Let’s leave our community better than we found it.
Moderators have special authority; they are responsible for this forum. But so are you. With your help, moderators can be community facilitators, not just janitors or police.
When you see bad behavior, don’t reply. It encourages the bad behavior by acknowledging it, consumes your energy, and wastes everyone’s time. Just flag it. If enough flags accrue, action will be taken, either automatically or by moderator intervention.
In order to maintain our community, moderators reserve the right to remove any content and any user account for any reason at any time. Moderators do not preview new posts; the moderators and site operators take no responsibility for any content posted by the community.
Nothing sabotages a healthy conversation like rudeness:
- Be civil. Don’t post anything that a reasonable person would consider offensive, abusive, or hate speech.
- Keep it clean. Don’t post anything obscene or sexually explicit.
- Respect each other. Don’t harass or grief anyone, impersonate people, or expose their private information.
- Respect our forum. Don’t post spam or otherwise vandalize the forum.
These are not concrete terms with precise definitions — avoid even the appearance of any of these things. If you’re unsure, ask yourself how you would feel if your post was featured on the front page of the New York Times.
This is a public forum, and search engines index these discussions. Keep the language, links, and images safe for family and friends.
Make the effort to put things in the right place, so that we can spend more time discussing and less cleaning up. So:
- Don’t start a topic in the wrong category.
- Don’t cross-post the same thing in multiple topics.
- Don’t post no-content replies.
- Don’t divert a topic by changing it midstream.
- Don’t sign your posts — every post has your profile information attached to it.
Rather than posting “+1” or “Agreed”, use the Like button. Rather than taking an existing topic in a radically different direction, use Reply as a Linked Topic.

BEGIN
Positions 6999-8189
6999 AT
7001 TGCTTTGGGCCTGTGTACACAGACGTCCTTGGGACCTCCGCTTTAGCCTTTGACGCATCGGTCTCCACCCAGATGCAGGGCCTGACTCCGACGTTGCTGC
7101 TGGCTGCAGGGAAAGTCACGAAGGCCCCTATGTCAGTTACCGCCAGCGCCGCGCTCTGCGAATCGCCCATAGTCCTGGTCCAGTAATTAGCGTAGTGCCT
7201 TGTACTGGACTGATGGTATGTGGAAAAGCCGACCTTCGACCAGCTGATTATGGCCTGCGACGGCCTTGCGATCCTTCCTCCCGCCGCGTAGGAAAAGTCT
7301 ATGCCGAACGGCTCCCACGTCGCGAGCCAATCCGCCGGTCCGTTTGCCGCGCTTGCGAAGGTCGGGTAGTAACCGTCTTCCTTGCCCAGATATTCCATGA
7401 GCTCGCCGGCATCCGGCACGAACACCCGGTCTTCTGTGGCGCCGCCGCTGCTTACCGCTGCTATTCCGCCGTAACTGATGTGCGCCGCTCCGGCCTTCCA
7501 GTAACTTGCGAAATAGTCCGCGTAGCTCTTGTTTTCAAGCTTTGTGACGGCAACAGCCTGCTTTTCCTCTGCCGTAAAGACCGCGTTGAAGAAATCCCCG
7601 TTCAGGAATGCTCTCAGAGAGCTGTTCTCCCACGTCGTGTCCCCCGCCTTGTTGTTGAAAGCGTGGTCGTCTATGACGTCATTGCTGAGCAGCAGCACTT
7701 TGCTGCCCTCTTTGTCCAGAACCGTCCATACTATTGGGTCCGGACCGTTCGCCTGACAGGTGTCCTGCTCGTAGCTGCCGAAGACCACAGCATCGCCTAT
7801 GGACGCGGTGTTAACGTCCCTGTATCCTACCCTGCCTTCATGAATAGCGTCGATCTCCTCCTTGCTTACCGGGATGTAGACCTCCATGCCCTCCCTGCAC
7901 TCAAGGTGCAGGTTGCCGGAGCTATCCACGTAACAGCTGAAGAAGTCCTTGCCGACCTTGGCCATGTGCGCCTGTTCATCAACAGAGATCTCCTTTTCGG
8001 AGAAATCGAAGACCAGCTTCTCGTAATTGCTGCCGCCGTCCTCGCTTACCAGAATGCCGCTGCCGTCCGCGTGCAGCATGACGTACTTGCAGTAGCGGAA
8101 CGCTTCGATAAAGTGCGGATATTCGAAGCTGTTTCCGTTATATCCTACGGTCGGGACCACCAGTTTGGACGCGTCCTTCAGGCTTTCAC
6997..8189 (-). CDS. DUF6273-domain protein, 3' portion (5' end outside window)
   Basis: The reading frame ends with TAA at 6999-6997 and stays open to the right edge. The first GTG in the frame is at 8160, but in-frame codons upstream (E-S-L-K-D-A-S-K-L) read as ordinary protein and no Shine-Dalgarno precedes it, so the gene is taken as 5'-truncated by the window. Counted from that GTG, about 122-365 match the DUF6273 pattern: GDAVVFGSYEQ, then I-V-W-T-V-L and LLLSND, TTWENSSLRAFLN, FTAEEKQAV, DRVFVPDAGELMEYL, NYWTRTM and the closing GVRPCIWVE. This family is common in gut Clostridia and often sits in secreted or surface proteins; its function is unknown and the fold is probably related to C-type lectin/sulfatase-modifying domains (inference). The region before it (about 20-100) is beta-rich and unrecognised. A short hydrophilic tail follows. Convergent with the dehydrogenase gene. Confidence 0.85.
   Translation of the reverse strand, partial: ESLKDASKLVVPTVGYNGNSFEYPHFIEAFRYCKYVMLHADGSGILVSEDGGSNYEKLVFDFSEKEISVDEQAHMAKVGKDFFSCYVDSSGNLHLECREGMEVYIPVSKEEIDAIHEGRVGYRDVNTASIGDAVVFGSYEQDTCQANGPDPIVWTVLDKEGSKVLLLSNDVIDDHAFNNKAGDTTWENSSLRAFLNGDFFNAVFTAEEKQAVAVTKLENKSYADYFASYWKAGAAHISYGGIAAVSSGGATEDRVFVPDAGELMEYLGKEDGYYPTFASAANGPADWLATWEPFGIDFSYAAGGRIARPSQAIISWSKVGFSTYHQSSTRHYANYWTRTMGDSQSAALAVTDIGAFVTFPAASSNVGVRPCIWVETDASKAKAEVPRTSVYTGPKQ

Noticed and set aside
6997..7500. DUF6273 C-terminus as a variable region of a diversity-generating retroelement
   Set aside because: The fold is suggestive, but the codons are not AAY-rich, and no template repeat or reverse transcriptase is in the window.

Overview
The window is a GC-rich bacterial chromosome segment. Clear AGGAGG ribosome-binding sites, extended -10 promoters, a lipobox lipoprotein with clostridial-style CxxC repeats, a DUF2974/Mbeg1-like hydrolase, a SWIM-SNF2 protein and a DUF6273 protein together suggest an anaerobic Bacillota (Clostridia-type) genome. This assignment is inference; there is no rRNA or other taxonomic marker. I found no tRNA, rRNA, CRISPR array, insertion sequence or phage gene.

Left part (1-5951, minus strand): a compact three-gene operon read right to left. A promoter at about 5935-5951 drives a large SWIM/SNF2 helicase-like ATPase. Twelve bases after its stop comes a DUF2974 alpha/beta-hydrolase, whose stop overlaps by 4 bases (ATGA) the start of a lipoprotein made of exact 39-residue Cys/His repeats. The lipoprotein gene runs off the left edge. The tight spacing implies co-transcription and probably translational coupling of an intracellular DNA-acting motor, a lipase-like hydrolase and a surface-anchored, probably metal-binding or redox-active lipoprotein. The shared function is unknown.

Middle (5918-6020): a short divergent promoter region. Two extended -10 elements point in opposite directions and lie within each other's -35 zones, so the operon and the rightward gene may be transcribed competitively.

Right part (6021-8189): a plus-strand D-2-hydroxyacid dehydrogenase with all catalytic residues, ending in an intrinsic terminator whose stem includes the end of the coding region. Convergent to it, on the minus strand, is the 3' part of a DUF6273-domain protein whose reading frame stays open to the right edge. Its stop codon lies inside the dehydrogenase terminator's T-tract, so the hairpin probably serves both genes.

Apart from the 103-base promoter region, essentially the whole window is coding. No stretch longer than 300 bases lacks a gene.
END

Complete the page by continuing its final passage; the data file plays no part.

You may not post anything digital that belongs to someone else without permission. You may not post descriptions of, links to, or methods for stealing someone’s intellectual property (software, video, audio, images), or for breaking any other law.
This site is operated by your friendly local staff and you, the community. If you have any further questions about how things should work here, open a new topic in the site feedback category and let’s discuss! If there’s a critical or urgent issue that can’t be handled by a meta topic or flag, contact us via the staff page.
TeachConnect has had input from many generous souls. The project is led by Dr Nick Kelly (@nick_kelly). Its strongest champions are Prof Les Dawes and Anna Kinnane who continue to help to guide the project. TC continues to have momentum thanks to the excellent work of Liam Auliciems and Amanda Robertson. The project began as a part of the Step Up project and was co-founded and co-led for many years with Steven Kickbusch who remains a strong supporter.
Yes, legalese is boring, but we must protect ourselves – and by extension, you and your data – against unfriendly folks. We have a Terms of Service describing your (and our) behavior and rights related to content, privacy, and laws. To use this service, you must agree to abide by our TOS.